In support of her comments, one audience member said: “We’ve been trying to be politically correct and we only putting the fat tax on the sweet drinks. Put the fat tax on the people.
“It is not a case of rich versus poor, it is irresponsible versus responsible,” he said.
His advice to Government was: “Start talking about cost reduction, rather than acquiring more money,”. The vocal participant also called for more measures to encourage behavioural change among Barbadians, which he said would lift the current burden on the state-run health system.
“If you shift the paradigm from cost reduction, you’ll find it is much easier to do that,” he added.
Chairman of the Diabetes Foundation Dr Oscar Jordan also stressed the need for a lifestyle change.
“We have to start with children, we have to promote healthy lifestyles . . . 30 per cent of the school children are overweight,” he told the gathering.
“And we need to introduce systems in the school where we ensure that adequate exercise and attention to proper meal-taking are instituted,” he added.
One audience member complained that too many Barbadians drive to work and sit in their offices all day.
“At some point in time we need to encourage our population to ride a little bit more, simple things like cycling to work . . . There are some of us who live very close to work who need to put down the car and cycle to work,” he argued, adding that adults should also be “encouraging our school children to ride to school”.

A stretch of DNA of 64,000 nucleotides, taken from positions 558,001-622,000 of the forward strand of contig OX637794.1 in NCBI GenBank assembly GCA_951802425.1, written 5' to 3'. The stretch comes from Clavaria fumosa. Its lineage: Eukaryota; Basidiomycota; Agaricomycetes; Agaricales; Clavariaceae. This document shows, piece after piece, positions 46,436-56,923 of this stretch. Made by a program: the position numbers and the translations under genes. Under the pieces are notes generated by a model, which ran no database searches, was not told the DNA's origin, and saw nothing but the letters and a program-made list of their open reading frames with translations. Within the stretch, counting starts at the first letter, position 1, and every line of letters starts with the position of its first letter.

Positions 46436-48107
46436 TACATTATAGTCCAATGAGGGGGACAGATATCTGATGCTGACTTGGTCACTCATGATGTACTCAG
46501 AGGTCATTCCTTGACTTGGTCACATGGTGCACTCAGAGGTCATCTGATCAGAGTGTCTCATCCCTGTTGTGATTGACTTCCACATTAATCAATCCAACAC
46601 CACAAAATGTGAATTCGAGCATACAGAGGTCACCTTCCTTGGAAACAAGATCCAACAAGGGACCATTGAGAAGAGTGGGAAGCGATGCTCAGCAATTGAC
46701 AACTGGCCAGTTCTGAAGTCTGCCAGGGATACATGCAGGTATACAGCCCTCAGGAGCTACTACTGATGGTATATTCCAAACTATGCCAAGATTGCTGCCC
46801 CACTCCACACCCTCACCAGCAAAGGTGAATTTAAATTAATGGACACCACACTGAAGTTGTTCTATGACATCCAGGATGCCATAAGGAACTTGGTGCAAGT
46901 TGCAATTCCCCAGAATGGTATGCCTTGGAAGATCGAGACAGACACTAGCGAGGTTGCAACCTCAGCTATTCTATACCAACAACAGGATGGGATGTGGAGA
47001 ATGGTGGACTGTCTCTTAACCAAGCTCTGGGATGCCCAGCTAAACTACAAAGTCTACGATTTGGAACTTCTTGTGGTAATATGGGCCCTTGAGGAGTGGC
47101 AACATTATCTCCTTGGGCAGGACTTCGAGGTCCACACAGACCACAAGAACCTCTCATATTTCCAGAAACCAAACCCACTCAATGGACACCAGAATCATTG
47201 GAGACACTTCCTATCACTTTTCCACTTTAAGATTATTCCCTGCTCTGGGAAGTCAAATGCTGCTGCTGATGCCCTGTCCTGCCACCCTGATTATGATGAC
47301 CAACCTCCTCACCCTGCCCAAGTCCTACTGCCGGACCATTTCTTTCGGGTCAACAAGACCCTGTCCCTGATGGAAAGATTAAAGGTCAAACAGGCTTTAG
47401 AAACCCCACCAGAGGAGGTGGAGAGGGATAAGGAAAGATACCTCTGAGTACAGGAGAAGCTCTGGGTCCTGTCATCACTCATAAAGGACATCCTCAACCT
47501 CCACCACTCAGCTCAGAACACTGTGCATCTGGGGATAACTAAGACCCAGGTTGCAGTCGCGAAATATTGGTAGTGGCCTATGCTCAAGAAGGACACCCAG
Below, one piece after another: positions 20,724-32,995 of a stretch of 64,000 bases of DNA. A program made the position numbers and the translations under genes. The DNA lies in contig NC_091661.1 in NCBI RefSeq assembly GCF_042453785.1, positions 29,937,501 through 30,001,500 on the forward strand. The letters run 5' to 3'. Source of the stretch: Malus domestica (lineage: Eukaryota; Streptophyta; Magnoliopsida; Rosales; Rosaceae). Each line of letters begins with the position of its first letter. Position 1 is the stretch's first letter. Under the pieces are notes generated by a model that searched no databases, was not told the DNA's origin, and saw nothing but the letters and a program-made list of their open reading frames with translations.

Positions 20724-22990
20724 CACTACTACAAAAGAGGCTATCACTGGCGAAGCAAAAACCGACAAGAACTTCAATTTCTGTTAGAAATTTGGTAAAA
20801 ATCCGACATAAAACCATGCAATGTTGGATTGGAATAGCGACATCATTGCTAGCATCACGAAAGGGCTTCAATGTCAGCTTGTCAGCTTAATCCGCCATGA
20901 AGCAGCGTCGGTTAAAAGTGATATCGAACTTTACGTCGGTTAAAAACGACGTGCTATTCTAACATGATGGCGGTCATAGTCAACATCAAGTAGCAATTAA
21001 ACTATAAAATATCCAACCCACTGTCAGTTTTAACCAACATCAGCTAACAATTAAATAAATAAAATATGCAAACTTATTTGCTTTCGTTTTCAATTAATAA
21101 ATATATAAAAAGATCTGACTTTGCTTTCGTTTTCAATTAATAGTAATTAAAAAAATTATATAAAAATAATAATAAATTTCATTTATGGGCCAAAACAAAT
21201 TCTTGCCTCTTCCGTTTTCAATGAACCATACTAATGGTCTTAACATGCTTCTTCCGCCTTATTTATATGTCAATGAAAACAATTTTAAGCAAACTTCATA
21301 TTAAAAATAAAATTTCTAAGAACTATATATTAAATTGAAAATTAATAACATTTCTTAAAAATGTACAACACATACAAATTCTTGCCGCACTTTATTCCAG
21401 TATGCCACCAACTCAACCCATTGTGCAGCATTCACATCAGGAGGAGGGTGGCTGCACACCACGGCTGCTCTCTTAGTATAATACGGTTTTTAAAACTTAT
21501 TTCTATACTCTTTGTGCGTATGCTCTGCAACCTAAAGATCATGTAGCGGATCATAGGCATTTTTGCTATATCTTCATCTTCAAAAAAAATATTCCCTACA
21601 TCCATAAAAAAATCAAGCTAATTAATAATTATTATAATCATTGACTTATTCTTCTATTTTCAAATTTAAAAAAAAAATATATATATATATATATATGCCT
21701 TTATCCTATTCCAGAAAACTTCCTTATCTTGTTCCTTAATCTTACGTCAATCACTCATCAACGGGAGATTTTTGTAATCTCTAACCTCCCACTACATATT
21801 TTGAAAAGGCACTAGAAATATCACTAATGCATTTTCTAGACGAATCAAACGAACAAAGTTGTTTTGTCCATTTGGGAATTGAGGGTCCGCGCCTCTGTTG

He recommended a “United Kingdom programme” of giving financial incentives to doctors who were successful in getting their patients to lose weight.
However, he complained that there was a lot of “hypocrisy” in the system since “we speak about weight loss and healthy lifestyles, but some of the people who talk about weight loss and healthy lifestyles need to engage [and lead by example]”.
The meeting, chaired by Danny Gill, was the second of three town halls planned to get public opinion on an appropriate financing scheme to meet Barbados’ ballooning health care costs of $732 million annually.
“How are we talking about financing health care through universal healthcare reform, when I have not seen any document which indicates that there has been a thorough review of the practices of the Ministry of Health?” asked Alan Corbin, who further questioned, “Where is there any figure that clearly outlines where the money is spent and what return we’ve got from it? Where is the analysis?”
In response, Gill, who is the Director of Planning in the Ministry of Health indicated that there was such a document. However, only members of the head table had copies, but Gill said members of the public could obtain copies upon request.
There nonetheless appeared to be general agreement that costs were escalating, and the option of a pooled health insurance system that takes minimal contribution from all workers on the island seemed to be accepted as a reasonable idea.
But, this apparent acceptance of pooling also triggered discussion on penalties on those whose lifestyle habits encourage obesity, leading to avoidable illnesses that pressure the health care system. (GA)